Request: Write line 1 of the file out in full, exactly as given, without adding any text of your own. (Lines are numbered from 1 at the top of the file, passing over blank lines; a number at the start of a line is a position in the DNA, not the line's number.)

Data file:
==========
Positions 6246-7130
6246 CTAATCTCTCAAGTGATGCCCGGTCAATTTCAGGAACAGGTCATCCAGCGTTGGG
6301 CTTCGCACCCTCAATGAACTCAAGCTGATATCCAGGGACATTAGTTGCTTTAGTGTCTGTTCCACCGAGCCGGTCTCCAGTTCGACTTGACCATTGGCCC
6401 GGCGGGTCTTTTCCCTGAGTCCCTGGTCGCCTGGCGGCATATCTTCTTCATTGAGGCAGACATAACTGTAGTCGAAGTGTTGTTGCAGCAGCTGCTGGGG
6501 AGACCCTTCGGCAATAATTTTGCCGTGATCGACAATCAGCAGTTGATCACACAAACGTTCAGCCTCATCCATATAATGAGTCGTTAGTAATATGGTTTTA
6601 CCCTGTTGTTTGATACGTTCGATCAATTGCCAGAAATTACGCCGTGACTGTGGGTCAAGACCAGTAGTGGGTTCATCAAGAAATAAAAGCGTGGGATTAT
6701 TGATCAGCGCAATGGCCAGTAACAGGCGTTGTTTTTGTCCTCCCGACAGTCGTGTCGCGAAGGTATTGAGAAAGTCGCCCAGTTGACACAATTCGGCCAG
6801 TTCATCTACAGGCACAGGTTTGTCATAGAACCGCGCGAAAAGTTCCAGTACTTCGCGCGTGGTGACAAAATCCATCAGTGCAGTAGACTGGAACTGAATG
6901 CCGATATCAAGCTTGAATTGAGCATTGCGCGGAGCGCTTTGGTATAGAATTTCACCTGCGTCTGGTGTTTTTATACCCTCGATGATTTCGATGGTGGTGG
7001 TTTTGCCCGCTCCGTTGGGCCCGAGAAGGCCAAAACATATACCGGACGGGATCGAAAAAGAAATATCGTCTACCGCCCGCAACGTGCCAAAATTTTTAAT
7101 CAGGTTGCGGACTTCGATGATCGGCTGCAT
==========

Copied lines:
Positions 6246-7130